The May 14 contest is, all agree, the toughest challenge James, Newark's four-term incumbent and one of the country's first wave of big-city black mayors, has faced in decades. James has held elective office in Newark since 1970, never losing a race. But now he's feeling the pressure. And he's responded by tossing off every hot-button insult in the book: In a March breakfast for a City Council candidate, James called Booker "a Republican who took money from the KKK." To a group of his own supporters, he claimed Booker took money from the Taliban. In an encounter on the street with a group of Booker supporters, he said their candidate was "collaborating with the Jews to take over Newark." And in a recent public confrontation between the two men and their supporters, James referred to Booker as "the faggot white boy." ("That was an emotional reaction" was James spokesman Richard McGrath's rather understated explanation.)
Sharpe James's war on his upstart opponent isn't only being fought with words. Booker supporters have been trailed by the cops, deluged with blizzards of parking tickets. Booker's phone has been tapped. He has been been escorted out of public housing and city parks. Tenants in public housing have been told by Housing Authority employees they could be evicted if they keep Booker signs in their windows.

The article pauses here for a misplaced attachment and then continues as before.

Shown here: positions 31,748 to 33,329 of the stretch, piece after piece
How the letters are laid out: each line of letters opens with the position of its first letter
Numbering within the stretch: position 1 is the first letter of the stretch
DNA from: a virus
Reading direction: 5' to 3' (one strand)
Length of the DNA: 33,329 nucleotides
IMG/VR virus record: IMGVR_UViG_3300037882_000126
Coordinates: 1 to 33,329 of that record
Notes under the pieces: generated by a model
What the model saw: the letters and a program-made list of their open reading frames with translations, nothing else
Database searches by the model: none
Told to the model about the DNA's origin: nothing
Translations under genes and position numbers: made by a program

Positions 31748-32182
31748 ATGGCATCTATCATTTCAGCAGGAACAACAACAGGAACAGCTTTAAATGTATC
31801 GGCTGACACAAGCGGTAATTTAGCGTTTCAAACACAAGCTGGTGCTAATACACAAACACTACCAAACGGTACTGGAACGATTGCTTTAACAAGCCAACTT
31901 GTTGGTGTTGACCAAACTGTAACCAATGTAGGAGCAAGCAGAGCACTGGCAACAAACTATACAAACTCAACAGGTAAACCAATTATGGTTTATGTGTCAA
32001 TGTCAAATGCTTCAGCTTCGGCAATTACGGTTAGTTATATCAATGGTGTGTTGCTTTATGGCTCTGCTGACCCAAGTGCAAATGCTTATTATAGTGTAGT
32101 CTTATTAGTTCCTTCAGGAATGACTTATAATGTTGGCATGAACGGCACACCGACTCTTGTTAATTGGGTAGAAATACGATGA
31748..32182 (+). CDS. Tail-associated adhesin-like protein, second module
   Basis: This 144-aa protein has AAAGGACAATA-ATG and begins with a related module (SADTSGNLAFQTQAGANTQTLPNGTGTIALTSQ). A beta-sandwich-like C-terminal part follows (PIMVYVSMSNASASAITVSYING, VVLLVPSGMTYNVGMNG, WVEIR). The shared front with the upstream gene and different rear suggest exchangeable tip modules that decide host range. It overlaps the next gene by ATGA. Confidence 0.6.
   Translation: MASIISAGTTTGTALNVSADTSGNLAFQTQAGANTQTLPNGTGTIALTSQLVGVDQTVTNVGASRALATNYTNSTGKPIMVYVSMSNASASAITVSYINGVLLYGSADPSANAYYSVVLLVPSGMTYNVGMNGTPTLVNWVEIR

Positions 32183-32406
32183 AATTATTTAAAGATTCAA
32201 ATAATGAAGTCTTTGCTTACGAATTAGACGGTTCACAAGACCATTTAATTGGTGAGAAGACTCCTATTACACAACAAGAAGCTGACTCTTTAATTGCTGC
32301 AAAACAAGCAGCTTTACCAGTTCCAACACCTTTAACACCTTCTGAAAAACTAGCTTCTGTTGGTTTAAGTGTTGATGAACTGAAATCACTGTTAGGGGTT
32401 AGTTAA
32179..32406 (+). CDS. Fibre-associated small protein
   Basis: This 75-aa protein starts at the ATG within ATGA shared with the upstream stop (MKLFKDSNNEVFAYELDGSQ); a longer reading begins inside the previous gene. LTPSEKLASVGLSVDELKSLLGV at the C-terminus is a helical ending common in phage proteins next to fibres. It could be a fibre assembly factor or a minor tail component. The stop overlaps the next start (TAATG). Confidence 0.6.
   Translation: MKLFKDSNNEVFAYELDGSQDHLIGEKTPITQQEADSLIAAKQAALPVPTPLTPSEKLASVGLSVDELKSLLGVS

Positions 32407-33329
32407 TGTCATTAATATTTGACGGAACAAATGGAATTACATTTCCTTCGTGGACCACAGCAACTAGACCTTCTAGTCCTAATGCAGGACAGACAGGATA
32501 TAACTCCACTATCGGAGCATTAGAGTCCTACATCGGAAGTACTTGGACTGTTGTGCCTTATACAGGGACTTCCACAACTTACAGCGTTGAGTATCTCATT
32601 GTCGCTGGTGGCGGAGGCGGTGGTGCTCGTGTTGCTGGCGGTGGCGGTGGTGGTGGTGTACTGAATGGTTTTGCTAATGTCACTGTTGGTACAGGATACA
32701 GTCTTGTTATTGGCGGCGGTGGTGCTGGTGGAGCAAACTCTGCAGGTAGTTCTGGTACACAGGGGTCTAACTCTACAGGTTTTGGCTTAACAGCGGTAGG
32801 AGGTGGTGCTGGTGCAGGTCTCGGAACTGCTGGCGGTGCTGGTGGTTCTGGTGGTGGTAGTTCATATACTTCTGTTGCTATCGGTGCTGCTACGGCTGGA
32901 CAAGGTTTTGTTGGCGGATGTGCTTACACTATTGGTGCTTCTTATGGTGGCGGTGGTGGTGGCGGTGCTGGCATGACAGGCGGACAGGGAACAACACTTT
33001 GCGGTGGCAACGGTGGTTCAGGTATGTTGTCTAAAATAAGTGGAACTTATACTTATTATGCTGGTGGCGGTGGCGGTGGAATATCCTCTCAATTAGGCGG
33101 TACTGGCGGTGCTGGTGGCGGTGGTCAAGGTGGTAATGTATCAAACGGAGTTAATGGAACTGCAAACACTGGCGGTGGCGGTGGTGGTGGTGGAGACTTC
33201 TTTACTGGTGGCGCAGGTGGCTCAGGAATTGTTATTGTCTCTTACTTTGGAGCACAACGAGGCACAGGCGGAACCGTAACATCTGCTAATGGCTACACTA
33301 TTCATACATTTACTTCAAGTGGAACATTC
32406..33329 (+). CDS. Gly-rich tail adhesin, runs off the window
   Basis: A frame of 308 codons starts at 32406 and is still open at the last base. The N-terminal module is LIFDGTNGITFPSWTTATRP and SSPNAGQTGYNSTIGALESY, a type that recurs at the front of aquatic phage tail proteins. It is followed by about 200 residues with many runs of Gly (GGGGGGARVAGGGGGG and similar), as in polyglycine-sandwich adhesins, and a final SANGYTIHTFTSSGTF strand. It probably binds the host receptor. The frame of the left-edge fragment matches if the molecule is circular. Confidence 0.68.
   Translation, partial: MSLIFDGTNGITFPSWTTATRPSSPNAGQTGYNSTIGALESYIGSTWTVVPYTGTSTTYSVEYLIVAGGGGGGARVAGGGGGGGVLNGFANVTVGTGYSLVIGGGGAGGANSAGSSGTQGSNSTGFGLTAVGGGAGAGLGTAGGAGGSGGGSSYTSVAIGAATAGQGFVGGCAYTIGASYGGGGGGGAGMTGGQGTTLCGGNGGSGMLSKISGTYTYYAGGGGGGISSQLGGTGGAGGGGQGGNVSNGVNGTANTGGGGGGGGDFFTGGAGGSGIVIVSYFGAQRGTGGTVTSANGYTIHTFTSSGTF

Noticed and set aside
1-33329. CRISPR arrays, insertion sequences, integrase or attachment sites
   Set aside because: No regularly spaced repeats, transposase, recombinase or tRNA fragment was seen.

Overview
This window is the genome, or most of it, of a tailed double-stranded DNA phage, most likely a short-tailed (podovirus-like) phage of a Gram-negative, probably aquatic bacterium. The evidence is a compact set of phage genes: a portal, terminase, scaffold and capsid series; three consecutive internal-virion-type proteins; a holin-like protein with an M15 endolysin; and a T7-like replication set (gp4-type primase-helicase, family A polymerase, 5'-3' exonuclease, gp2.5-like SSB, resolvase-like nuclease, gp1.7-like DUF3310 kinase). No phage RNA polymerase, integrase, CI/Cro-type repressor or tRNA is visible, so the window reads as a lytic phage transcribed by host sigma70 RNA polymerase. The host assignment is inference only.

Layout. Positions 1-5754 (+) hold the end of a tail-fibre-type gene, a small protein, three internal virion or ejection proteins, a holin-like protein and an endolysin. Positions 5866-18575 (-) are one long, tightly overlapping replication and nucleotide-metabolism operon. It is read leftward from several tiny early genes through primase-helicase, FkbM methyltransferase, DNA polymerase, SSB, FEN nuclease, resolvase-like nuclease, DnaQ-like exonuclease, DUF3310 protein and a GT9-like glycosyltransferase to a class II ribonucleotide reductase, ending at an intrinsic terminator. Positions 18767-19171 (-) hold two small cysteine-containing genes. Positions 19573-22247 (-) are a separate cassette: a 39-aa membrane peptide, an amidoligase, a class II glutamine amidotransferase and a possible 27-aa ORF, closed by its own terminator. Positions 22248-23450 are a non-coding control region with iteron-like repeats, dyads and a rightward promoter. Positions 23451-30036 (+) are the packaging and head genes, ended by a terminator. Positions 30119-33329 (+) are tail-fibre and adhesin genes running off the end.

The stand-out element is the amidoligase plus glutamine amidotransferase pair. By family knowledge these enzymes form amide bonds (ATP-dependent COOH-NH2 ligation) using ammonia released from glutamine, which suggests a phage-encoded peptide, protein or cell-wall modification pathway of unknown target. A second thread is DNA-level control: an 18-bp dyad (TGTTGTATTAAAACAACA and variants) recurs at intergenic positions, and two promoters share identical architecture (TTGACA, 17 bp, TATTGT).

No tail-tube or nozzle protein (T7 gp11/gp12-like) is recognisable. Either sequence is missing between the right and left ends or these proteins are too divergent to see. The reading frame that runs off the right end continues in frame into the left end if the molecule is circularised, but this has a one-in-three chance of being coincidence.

"There's certainly an element of old-style politics," McGrath says blithely. "But you also have to remember, Sharpe has years of service and even more years of living in Newark. He has lots of friends and supporters. So people from all walks of life feel very strongly about him."
But James's tactics, far from dragging Booker down into the mud, tend to push him up onto the high road. "You know," says Booker, "there's a real viciousness about the way he goes about campaigning, and it gives me a sense of a righteous crusade. I'm not sure I'll ever have a fight that's this clear, that's this personally fulfilling and inspiring."